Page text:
Every site with user generated content (in Off-topic)


AdminQBVerifex [Serenity In Chaos] November 16 2011 5:40 AM EST

Will be in danger of being "disconnected" if this Stop Online Piracy Act (SOPA) bill becomes law. Please, if you live in the United States, please read this article regarding this new bill set to wreck DNS, among other things here in the US.

http://techcrunch.com/2011/11/15/speak-out-against-sopa-send-congress-a-physical-letter-in-just-a-few-clicks/

Joel November 16 2011 6:04 AM EST

My letter opposing this bill has been sent.

AdminTitan [The Sky Forge] November 16 2011 6:09 AM EST

Can you explain to me what you mean by "user generated content" and point out the section of the bill that pertains to that.

Bill here: http://thomas.loc.gov/cgi-bin/query/z?c112:H.R.3261:

QBPit Spawn [Abyssal Specters] November 16 2011 9:15 AM EST

Funding to websites can be cut (via ad networks and payment systems) at only an accusation from a rights-holder. A mechanic similar to the DMCA but much smaller in scope (the DMCA is only to remove infringing content); a mechanic which rights-holders have been known to abuse heavily even though its supposedly under penalty of perjury to do so.

QBOddBird November 16 2011 9:38 AM EST

Sent in a letter, focusing more on the infringement upon free speech without appeal or review. This bill had better not pass.

Lord Bob November 16 2011 10:56 AM EST

I'm writing a letter to Sander Levin now.

AdminQBVerifex [Serenity In Chaos] November 16 2011 2:22 PM EST

Can you explain to me what you mean by "user generated content" and point out the section of the bill that pertains to that.

IANAL, but this seems like the most terrible section 102.c.2.A.i

IN GENERAL- A service provider shall take technically feasible and reasonable measures designed to prevent access by its subscribers located within the United States to the foreign infringing site (or portion thereof) that is subject to the order, including measures designed to prevent the domain name of the foreign infringing site (or portion thereof) from resolving to that domain name's Internet Protocol address. Such actions shall be taken as expeditiously as possible, but in any case within 5 days after being served with a copy of the order, or within such time as the court may order.

From what I've ready, these kinds of protections already exist, however what this does, is allow a claimant to blow past all the niceties of court and get the "possibly" infringing site down as fast as possible, using the DNS as fodder in their personal war. The court proceedings would essentially occur after the site was already removed from DNS.

AdminQBVerifex [Serenity In Chaos] November 16 2011 2:24 PM EST

Nevermind the fact that this is essentially forcing foreign websites to conform to US Law or be removed from the DNS.

QBRanger November 16 2011 2:28 PM EST

You should add the new Net Neutrality guidelines to the great ideas that will wreck the internet.

AdminQBVerifex [Serenity In Chaos] November 16 2011 2:53 PM EST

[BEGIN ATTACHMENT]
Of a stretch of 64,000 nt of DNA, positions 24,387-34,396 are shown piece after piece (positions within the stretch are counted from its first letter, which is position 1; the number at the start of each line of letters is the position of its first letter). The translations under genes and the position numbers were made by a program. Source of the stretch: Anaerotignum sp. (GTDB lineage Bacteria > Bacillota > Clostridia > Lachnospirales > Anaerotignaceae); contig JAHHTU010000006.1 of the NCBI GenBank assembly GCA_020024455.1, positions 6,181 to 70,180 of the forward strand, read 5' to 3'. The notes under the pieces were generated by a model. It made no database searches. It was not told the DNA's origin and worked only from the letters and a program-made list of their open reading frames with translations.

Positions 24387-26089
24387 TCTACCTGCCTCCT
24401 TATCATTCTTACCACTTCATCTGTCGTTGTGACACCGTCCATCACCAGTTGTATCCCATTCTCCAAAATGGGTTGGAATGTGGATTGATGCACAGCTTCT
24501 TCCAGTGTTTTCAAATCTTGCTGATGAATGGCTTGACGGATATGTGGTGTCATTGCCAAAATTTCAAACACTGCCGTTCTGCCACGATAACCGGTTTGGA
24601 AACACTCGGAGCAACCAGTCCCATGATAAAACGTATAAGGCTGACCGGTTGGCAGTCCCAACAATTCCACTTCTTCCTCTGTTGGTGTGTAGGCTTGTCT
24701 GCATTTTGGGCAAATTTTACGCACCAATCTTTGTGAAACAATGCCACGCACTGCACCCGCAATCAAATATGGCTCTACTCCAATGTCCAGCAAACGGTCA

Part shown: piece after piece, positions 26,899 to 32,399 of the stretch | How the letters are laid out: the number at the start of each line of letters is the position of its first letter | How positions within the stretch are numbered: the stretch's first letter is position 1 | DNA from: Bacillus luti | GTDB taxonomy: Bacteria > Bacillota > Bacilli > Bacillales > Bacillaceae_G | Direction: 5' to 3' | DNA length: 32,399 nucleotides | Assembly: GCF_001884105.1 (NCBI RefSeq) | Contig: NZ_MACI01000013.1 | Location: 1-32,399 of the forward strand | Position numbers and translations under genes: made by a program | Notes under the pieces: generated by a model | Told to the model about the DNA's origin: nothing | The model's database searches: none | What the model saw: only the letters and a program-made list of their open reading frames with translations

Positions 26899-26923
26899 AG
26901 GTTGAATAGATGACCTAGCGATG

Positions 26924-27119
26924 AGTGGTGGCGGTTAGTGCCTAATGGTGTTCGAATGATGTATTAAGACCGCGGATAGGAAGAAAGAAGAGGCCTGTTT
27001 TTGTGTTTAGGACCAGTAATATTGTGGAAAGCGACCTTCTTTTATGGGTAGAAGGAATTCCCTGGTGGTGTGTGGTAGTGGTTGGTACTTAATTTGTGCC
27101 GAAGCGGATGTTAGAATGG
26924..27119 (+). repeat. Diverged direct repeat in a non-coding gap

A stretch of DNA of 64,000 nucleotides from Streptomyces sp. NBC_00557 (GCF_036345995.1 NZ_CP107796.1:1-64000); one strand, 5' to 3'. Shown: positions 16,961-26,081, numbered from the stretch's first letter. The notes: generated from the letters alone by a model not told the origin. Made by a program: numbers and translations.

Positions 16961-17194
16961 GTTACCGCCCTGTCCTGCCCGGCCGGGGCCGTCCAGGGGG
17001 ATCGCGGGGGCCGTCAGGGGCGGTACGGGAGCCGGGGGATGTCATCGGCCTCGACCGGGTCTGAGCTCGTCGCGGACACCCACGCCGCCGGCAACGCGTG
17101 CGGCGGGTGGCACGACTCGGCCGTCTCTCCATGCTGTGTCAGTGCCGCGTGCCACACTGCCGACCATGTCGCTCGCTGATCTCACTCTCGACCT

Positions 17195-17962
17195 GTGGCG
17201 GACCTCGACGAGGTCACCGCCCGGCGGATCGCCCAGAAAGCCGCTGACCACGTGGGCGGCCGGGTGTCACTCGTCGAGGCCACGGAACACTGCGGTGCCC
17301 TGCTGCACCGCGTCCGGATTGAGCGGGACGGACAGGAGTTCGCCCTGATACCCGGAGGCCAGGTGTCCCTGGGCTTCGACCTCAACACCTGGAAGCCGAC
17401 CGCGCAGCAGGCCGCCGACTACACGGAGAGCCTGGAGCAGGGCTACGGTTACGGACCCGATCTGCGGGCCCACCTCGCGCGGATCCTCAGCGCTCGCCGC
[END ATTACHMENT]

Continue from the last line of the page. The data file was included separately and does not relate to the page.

Fighting against censorship is much different then fighting against monetization of bandwidth. Every time I visit Google or YouTube, I am paying the telco/ISP for that bandwidth. Every time I visit Google or Facebook, Google and Facebook are ALSO already paying for that bandwidth.

What telcos and ISP's have noticed though, is that lots of people are going to the same site, and that same site is a big company with deep pockets, and they would very much like to find a way to extract some money from this company with big pockets.

The internet does not need MORE middlemen trying to extract money from websites, who are already paying for their bandwidth. If we didn't have some form of net neutrality, we would be imposing a new tax on all new startups and small businesses, as they would essentially need to pay TWICE for their bandwidth.

QBPit Spawn [Abyssal Specters] November 16 2011 2:58 PM EST

so far it doesnt sound good: http://arstechnica.com/tech-policy/news/2011/11/at-web-censorship-hearing-congress-guns-for-pro-pirate-google.ars


AdminTitan [The Sky Forge] November 16 2011 3:06 PM EST

:(

QBPit Spawn [Abyssal Specters] November 16 2011 3:14 PM EST

Gotta love the logic of passing unnecessary laws:

Record box office revenues set past 4 years in a row:

http://arstechnica.com/tech-policy/news/2011/02/piracy-once-again-fails-to-get-in-way-of-record-box-office.ars

And apparently not many Americans are hardcore pirates either:

http://arstechnica.com/tech-policy/news/2011/11/its-official-america-a-land-of-young-casual-pirates.ars

AdminTitan [The Sky Forge] November 16 2011 3:36 PM EST

And this is why I think if everyone is Congress got fired... it wouldn't be a terrible idea.

QBPit Spawn [Abyssal Specters] November 17 2011 9:22 PM EST

http://arstechnica.com/tech-policy/news/2011/11/strange-bedfellows-nancy-pelosi-ron-paul-join-sopa-opposition.ars

With so many opposed to this, seems a good way to see which senate/house members are in Big Contents pocket.

QBOddBird November 22 2011 12:03 AM EST

http://www.yousaytoo.com/congressional-sopa-hearings-no-opponents-of-the-bill-allowed/1434936#.Tsl5xNcWPKM.tumblr

AdminNightStrike November 22 2011 8:17 AM EST

Your link, OB, has no references at all. A little digging shows that it is the effect of reblogging endlessly from the link that Pit posted at 2:58 on the 16th.

My point -- this already happened last week. Activists need to work on preventing the next step of the bill.

QBPit Spawn [Abyssal Specters] November 22 2011 9:20 AM EST

http://arstechnica.com/tech-policy/news/2011/11/even-the-business-software-alliance-now-backpedaling-on-sopa-support.ars
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